The Bad Samaritan (Charlie Peace, #4)

The Bad Samaritan (Charlie Peace, #4)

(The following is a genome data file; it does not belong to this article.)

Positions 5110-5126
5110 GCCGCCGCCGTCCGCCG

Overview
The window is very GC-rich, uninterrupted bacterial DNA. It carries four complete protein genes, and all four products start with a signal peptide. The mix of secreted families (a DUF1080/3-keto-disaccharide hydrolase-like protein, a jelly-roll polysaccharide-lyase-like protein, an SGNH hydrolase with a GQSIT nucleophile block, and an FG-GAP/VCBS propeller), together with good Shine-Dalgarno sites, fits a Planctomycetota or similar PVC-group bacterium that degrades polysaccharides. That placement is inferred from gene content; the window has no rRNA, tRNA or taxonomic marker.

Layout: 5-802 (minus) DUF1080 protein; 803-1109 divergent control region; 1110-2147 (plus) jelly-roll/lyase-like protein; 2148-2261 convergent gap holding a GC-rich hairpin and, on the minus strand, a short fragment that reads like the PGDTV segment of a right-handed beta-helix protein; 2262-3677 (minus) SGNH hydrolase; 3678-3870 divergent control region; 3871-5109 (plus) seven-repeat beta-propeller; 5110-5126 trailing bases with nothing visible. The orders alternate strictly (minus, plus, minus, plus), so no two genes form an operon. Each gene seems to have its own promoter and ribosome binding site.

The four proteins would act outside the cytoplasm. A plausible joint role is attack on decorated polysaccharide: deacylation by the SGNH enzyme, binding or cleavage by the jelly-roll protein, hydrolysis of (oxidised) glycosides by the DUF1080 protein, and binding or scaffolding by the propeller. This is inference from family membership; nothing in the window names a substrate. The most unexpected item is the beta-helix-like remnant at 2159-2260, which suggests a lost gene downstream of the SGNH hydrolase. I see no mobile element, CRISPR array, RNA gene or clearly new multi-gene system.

It's bound to be a problem when a vicar's wife loses her faith. In a Robert Barnard novel it can be a source of amusement, dismay, contemplation, and even murder. The hideous neo-Gothic parish church of St. Saviour's may or may not be typical of the Church of England, but clergy wife Rosemary Sheffield definitely does not fit the usual mold. While walking in the park one day, she loses her faith. It just lifts away from her, leaving her feeling free and liberated. Should a woman who loses her faith continue to take an active role in church activities? Rosemary's not about to abdicate her position of power in the Mothers' Union to gossipy Florrie Harridance, not even when Florrie spreads rumors about Rosemary's supposed holiday fling, when she may have been too friendly with a young waiter named Stanko. Rosemary quickly squelches the gossip, but nasty rumors threaten to return when Stanko, a mysterious refugee from the former Yugoslavia, turns up one day at the vicarage, begging for Rosemary's help. In assisting Stanko, Rosemary opens herself and her family to all sorts of unwelcome attentions from inquisitive parishioners. Even her long-suffering husband, Paul, must wonder who Stanko is and what is the nature of Rosemary's involvement with him.


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